Hello again. Today I want to talk about Group Policy Preferences Passwords.
So as most of you probably know, you can manage local accounts across many computers using Active Directory Group Policy Preferences. You can create them, delete them, and change their passwords.
*About to add a local user to all computers to whom this GPO is linked.*
This feature can also be really useful for adding already existing AD security groups to, say, the local administrators group on all the machines. For instance, I could use this console to add the "DOMAIN\Accounting Managers" group to the local Administrators group on all the computers in the Accounting OU. That sort of thing. However, one slightly more interesting piece of knowledge is that local users created here, will have their passwords stored in SYSVOL, in a format that is decipherable.
I've been seeing this "news" pop up around the internet here and there the past couple of weeks, so I wanted to speak to it. Here is one such article on how to "crack" the passwords stored via GPP. Here's another one. Now I want to make clear that these people are not "hacking" or "exploiting" Windows 2008 Group Policy Preferences by pointing this out. This is well-known functionality that is fully documented by Microsoft. Microsoft has warned about this, more than once, and even posts the AES decryption key themselves on MSDN!
I suppose that MS could pop up a warning dialog when editing that particular GPP item, plainly telling the administrator that this should not be used for sensitive, administrative accounts. I have no doubt that there are companies of all sizes that are using this today without realizing that it's not secure. Even though it is fully documented, you can't count on people reading the documentation. RTFM is as true now as it was in 1979.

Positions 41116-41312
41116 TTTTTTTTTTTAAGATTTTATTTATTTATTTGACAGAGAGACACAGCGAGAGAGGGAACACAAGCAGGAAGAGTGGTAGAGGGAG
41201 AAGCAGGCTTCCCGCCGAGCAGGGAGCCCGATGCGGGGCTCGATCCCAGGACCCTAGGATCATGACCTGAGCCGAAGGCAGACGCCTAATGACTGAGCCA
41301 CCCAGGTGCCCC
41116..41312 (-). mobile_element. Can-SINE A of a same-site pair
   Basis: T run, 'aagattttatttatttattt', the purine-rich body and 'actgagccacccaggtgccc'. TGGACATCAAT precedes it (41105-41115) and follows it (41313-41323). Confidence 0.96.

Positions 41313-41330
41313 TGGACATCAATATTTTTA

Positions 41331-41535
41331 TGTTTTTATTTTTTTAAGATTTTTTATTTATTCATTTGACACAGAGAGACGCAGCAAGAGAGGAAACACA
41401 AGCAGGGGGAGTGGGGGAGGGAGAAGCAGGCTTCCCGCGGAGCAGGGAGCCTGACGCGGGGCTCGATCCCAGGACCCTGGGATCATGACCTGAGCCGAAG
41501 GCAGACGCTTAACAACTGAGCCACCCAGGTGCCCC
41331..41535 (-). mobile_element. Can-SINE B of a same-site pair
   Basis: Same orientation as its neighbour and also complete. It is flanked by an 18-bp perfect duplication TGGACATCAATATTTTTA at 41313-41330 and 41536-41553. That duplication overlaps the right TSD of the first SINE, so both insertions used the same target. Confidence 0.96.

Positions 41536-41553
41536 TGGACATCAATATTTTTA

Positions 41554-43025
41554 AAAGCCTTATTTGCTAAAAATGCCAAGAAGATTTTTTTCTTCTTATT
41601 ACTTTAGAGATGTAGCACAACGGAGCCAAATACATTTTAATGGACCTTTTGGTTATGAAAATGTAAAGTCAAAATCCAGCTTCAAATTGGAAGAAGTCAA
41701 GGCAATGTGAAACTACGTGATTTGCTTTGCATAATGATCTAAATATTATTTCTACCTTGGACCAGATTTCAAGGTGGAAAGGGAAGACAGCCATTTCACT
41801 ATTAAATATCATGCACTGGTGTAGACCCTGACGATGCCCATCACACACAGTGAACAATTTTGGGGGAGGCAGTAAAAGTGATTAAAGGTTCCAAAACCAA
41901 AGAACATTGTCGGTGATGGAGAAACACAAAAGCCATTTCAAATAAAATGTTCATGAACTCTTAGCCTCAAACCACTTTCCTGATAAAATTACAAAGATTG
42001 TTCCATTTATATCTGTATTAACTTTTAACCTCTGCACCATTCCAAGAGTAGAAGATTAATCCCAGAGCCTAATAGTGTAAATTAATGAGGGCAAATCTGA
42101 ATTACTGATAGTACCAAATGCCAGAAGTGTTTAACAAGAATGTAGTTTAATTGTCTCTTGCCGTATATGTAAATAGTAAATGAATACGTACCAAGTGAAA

It's important to remember that this code was inherited by Microsoft when they acquired another software company, not originally written by Microsoft. MS bought what used to be known as PolicyMaker, and integrated their stuff into what we know now as Group Policy Preferences. Since there were already customers using PolicyMaker, that bit with the not-so-secure passwords needed to stay in so as to preserve compatibility with existing customers. So MS is aware, they made a deliberate choice to leave that functionality in knowing that it was insecure, and it will hopefully get improved down the road.
As they say, "compatibility is deliberately repeating someone else's mistakes."